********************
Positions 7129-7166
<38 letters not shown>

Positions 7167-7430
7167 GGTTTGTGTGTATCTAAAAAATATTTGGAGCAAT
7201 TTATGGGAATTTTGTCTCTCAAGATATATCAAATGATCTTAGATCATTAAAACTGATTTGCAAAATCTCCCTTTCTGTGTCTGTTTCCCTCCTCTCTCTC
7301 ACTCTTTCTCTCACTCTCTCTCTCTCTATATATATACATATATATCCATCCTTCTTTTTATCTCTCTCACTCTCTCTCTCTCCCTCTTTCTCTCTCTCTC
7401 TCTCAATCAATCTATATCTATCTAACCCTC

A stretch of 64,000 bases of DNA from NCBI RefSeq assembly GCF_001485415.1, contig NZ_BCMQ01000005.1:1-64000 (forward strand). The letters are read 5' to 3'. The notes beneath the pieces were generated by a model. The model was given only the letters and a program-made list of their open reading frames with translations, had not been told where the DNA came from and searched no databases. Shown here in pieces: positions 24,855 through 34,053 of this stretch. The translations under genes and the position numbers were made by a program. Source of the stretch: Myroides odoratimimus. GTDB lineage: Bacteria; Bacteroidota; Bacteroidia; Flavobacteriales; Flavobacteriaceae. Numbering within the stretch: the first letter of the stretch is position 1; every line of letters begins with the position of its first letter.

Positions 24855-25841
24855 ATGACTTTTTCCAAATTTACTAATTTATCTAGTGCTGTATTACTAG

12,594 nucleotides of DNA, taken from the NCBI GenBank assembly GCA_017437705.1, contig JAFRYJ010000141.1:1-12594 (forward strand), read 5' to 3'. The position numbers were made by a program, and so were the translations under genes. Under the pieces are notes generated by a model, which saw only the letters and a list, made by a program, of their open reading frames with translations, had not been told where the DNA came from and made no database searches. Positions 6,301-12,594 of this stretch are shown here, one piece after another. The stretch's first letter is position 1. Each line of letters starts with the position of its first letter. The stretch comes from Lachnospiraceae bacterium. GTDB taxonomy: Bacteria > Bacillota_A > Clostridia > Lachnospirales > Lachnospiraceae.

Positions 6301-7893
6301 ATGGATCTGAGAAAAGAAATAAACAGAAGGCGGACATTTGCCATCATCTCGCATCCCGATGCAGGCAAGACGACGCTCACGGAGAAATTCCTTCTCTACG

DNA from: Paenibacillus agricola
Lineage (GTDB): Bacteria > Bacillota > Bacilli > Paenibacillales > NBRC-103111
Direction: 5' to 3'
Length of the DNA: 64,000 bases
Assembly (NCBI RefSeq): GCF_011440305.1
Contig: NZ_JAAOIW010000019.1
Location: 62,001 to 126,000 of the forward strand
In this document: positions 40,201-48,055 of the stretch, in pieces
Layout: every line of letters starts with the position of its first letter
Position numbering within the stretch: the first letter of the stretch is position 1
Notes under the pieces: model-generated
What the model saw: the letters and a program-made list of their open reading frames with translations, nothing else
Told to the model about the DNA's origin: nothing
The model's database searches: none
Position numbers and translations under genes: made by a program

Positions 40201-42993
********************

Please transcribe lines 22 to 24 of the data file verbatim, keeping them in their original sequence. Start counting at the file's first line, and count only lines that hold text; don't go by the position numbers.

Layout: every line of letters starts with the position of its first letter
Position numbering within the stretch: the first letter of the stretch is position 1
Notes under the pieces: model-generated